From: Ohio Ag Net
Ohio Governor Mike DeWine outlined his H2Ohio water quality initiative, which he is introducing as part of his proposed budget for the 2020-2021 biennium.
“Water is vital to everyone, yet communities throughout the state face real and different challenges, such as algae blooms, failing septic tanks, nutrient pollution, and threats of lead contamination,” Governor DeWine said. “We cannot continue to lurch from water crisis to water crisis. I am proposing an H2Ohio initiative that would allow us to invest in targeted, long-term solutions to ensure safe and clean water across the state of Ohio.”
During an event in Toledo, Governor DeWine announced that his proposal would create a special H2Ohio Fund that would be used to protect Ohio’s water quality over 10 years and could amount to approximately $900 million.
“Rather than borrowing to pay to fix our water problems, we want to create a special account, where we can deposit funds to be used specifically for water quality across Ohio,” Gov. DeWine said. “We believe that this is a responsible approach to address a critically important issue.”
H2Ohio funding would be used for water programs across the state, including for Lake Erie and other rivers, lakes, and waterways in Ohio, for efforts such as:
- Prevention and land-based management programs, such as funding efforts to minimize the introduction of nutrients and other runoff into Ohio waterways, additional staffing at soil and water conservation districts, and more aggressive action to address failing septic systems and other water treatment needs across Ohio.
- Water-based restoration programs, such as the creation of more wetlands in targeted areas to naturally filter out nutrients and sediment and utilizing emerging technologies to minimize water quality problems and treat polluted water.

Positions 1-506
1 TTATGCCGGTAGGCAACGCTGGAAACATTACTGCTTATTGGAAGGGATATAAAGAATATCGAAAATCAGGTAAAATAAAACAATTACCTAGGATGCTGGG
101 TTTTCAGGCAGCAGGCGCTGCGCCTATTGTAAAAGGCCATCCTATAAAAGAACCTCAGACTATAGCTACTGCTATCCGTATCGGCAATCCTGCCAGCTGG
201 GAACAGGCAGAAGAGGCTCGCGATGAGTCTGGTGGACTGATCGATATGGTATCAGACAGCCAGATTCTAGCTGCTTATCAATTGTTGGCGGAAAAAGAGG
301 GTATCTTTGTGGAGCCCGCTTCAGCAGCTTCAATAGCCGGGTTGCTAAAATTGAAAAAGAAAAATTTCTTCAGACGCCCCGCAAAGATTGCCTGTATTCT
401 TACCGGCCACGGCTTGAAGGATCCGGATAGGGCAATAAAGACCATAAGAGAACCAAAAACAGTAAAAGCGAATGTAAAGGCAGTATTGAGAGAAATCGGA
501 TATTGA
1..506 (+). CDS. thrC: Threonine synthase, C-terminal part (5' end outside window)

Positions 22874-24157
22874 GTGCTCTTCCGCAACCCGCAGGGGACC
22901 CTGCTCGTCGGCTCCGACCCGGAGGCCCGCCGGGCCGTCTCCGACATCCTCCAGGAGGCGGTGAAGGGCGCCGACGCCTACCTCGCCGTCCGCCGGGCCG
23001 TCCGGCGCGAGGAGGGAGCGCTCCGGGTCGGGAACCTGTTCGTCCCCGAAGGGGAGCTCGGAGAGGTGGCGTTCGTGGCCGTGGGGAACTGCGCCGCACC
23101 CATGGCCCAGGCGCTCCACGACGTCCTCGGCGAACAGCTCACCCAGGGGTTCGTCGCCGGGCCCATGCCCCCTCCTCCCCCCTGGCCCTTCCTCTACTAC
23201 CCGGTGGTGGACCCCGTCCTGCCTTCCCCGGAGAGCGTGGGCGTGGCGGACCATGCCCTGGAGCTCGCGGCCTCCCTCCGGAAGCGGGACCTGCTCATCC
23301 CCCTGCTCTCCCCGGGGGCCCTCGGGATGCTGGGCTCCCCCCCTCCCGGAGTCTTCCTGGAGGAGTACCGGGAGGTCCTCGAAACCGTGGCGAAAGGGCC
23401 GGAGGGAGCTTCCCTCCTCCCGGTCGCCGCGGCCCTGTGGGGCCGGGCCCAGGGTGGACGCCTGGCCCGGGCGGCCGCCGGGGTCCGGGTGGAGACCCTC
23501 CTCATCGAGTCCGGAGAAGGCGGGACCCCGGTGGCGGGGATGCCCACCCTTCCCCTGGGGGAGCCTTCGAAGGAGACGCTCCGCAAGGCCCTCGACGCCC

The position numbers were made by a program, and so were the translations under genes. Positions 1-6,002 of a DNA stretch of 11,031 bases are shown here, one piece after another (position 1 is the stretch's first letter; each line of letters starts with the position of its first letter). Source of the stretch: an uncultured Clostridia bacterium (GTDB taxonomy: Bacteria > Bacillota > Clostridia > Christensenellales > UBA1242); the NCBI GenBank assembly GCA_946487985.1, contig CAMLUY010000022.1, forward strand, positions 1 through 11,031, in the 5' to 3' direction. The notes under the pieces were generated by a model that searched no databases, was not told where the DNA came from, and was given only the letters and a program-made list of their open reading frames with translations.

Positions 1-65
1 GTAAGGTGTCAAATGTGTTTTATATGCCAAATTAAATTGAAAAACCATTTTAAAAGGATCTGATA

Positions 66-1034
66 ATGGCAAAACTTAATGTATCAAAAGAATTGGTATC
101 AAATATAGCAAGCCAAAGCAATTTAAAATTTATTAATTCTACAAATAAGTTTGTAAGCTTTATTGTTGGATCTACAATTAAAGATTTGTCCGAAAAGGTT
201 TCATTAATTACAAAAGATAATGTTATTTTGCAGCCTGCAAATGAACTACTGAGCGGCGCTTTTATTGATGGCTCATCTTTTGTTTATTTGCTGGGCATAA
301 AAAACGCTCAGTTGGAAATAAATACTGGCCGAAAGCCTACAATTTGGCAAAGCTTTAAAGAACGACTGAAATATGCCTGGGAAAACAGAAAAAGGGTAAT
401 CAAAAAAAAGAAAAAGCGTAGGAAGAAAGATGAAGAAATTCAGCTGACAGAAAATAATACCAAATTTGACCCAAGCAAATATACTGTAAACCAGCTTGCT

- Science, research, and measurement, such as supporting ongoing research and data collection to advise on metrics and measurable goals, and to stay updated on and utilize new prevention and treatment technologies.
“We are so excited to be a part of it,” said Dorothy Pelanda, director of the Ohio Department of Agriculture. “This is going to provide resources to every county in Ohio and we’ve been working hard with ODNR and EPA to consider what farmers need most across the state in terms of help from our state to move forward with their own initiatives to help with water quality.”
The Ohio Farm Bureau Federation is supportive of the effort.
“The Governor’s approach to water quality is refreshing for Ohio agriculture,” said Adam Sharp, OFBF executive vice president. “The H2Ohio initiative and its extensive resources shows an understanding of the complexities that come with this issue. This funding is a great example of how this governor is fully committed to work with farmers throughout the state toward the common goal of clean water. We look forward to working with the administration as the initiative moves forward.”